Real-World Executive Functions in Adults with Autism Spectrum Disorder: Profiles of Impairment and Associations with Adaptive Functioning and Co-Morbid Anxiety and Depression

Friday, May 13, 2016: 5:30 PM-7:00 PM
Hall A (Baltimore Convention Center)
L. Kenworthy1, C. E. Pugliese2, H. S. Popal3, E. I. White3, J. F. Strang4, A. Martin3 and G. Wallace5, (1)Children's Research Institute, Children's National Medical Center, Rockville, MD, (2)Children's National Medical Center, Rockville, MD, (3)NIMH, Bethesda, MD, (4)Children's National Medical Center, Silver Spring, MD, (5)The George Washington University, Washington, DC

Although executive functioning (EF) difficulties are well documented among children and adolescents with autism spectrum disorder (ASD), little is known about real-world measures of EF among adults with ASD.  In spite of recent estimates indicating that nearly 70% of individuals with ASD do not have an intellectual disability, adult outcome in ASD remains poor.  Two key components of outcome are psychiatric co-morbidities and adaptive behavior, both of which are related to EF in children and adolescents with ASD. 


To examine real-world EF profiles as reported on the informant version of the Behavior Rating Inventory of Executive Function-Adult; and to investigate the links between real-world EF problems and both adaptive functioning and internalizing psychopathology (i.e., anxiety and depression symptoms).


We examined parent-reported EF problems among 35 adults with ASD without intellectual disability (31 males; 18-40 years [M=21.55, SD=4.12]; Full Scale IQ 88-133 [M=112.47, SD=11.21]). We defined the profile of specific EF domain deficits in adults with ASD and investigated how EF was related to adaptive functioning and co-morbid anxiety and depression symptomatology through regression analyses.  Research reliable autism diagnosis using ADI and ADOS was confirmed by expert clinical opinion. Parent report was gathered on measures of: EF (Behavior Rating Inventory of Executive Functioning-Adult version [BRIEF-A]), adaptive behavior (Adaptive Behavior Assessment System-Second Edition) and internalizing psychopathology (Adult Behavior CheckList).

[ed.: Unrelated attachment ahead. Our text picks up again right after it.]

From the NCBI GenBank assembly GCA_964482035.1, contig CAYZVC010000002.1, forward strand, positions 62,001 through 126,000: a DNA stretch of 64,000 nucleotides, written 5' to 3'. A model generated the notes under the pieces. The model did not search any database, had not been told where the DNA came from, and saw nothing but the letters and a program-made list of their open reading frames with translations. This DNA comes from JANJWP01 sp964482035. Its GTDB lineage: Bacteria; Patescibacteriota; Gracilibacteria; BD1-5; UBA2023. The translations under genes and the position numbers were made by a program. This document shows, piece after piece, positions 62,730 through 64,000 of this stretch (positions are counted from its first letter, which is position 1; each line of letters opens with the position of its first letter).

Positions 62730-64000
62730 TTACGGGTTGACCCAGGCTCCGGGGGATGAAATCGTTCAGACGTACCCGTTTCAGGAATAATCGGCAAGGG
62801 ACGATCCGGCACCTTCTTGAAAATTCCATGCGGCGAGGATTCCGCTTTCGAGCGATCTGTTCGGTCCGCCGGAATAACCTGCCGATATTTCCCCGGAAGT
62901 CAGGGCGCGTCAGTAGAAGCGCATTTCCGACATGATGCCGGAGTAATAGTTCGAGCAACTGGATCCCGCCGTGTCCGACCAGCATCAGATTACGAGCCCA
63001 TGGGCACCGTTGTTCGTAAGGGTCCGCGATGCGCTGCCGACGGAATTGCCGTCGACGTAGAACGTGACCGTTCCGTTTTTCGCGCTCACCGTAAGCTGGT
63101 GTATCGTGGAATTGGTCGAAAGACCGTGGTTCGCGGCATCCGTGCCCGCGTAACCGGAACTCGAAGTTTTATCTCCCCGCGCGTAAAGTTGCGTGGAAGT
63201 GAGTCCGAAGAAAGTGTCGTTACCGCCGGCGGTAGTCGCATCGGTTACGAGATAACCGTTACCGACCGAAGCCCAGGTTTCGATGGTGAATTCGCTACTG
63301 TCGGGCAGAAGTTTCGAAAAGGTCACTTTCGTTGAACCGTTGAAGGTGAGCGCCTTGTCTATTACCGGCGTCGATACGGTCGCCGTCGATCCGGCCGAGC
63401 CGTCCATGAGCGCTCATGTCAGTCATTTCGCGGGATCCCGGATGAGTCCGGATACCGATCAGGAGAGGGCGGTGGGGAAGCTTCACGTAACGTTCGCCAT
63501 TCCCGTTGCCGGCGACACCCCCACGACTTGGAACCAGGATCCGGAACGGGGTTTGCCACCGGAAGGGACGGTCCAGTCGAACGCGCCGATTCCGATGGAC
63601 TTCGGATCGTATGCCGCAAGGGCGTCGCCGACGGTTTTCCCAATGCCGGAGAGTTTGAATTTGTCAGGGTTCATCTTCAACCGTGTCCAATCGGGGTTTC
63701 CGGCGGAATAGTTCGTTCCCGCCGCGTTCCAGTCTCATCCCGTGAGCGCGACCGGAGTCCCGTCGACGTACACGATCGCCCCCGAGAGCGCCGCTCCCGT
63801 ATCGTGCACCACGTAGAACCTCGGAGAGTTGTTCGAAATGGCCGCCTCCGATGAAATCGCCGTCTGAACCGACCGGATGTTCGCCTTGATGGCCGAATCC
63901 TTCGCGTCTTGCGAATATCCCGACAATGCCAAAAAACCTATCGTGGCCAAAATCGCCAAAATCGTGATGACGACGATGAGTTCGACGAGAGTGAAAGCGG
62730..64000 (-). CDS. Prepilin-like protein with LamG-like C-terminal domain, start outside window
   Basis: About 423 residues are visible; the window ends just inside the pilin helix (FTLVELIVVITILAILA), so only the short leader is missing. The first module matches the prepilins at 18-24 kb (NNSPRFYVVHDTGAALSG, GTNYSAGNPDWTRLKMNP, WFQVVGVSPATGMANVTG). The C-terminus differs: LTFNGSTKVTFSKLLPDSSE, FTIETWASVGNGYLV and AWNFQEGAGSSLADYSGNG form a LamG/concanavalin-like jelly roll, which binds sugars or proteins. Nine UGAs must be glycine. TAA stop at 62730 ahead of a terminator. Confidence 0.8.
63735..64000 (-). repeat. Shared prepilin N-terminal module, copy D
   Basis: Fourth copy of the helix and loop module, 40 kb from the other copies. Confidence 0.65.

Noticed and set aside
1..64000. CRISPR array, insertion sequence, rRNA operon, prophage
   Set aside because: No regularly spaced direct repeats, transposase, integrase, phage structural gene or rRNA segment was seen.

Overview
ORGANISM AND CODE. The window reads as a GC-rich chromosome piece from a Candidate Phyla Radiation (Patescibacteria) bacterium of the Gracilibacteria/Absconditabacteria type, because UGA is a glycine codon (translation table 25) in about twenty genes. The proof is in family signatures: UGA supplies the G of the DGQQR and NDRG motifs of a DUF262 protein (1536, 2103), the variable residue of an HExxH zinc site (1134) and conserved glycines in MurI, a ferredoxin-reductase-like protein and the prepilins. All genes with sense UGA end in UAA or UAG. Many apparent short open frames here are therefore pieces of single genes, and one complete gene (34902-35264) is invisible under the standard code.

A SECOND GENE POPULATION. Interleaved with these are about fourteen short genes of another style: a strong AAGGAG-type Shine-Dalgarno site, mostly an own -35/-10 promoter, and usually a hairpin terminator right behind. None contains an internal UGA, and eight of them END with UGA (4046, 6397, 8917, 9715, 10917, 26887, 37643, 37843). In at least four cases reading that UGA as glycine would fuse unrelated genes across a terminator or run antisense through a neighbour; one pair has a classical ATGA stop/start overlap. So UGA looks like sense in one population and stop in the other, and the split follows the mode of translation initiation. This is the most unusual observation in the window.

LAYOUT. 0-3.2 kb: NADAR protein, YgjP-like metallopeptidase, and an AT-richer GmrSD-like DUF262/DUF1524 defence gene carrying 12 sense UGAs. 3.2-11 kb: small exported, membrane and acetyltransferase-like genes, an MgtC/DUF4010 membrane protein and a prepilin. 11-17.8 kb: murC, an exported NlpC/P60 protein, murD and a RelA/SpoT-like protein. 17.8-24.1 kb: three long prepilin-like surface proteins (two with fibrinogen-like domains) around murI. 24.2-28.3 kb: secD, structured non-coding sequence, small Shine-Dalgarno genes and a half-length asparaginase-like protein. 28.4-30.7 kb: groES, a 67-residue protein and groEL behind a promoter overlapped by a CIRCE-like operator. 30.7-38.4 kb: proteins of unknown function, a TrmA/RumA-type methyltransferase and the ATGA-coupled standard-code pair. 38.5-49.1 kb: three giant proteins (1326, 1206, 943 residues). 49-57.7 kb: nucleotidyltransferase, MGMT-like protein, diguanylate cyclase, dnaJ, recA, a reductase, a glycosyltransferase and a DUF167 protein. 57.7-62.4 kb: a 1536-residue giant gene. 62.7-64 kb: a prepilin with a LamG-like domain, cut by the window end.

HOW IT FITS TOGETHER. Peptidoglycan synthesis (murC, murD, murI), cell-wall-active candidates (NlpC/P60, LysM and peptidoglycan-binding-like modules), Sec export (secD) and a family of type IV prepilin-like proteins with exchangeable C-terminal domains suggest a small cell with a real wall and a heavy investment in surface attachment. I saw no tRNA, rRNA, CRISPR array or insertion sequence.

One-sample t-tests indicated that adults with ASD were impaired on all nine domains measured by the BRIEF-A relative to the normative mean (p’s<.05). A repeated measures ANOVA demonstrated a variable EF profile in ASD (F=10.20, p<.001) with the most prominent deficits occurring in flexibility (i.e. the BRIEF-A Shift scale) and metacognition (i.e. the BRIEF-A Metacognition Index and the Plan/Organize scale).  Hierarchical multiple regressions revealed that even after accounting for the influences of age, IQ, and ADHD symptoms, flexibility problems were associated with anxiety-related symptoms (F=8.56, p=.002; ΔR2 =.38), while metacognition, and specifically problems on the Plan/Organize scale were associated with depression symptoms (F=4.62, p=.02, ΔR2 =.17).  Although neither age nor IQ scores were significant predictors of adaptive behavior, metacognition scores were.  Adding ADHD problems to the regression model as a nuisance variable resulted in metacognition problems no longer significantly predicting adaptive functioning impairments however.


Real-world EF problems persist into adulthood, with a profile of impairment that emphasizes problems with flexibility and metacognition, consistent with previous reports in children and adolescents. The relationship between EF problems and adaptive behavior may be mediated by ADHD symptomatology in this adult sample. Even after accounting for ADHD symptoms, EF problems are strongly associated with co-morbid anxiety and depression symptoms, making EF an important treatment target among adults with ASD.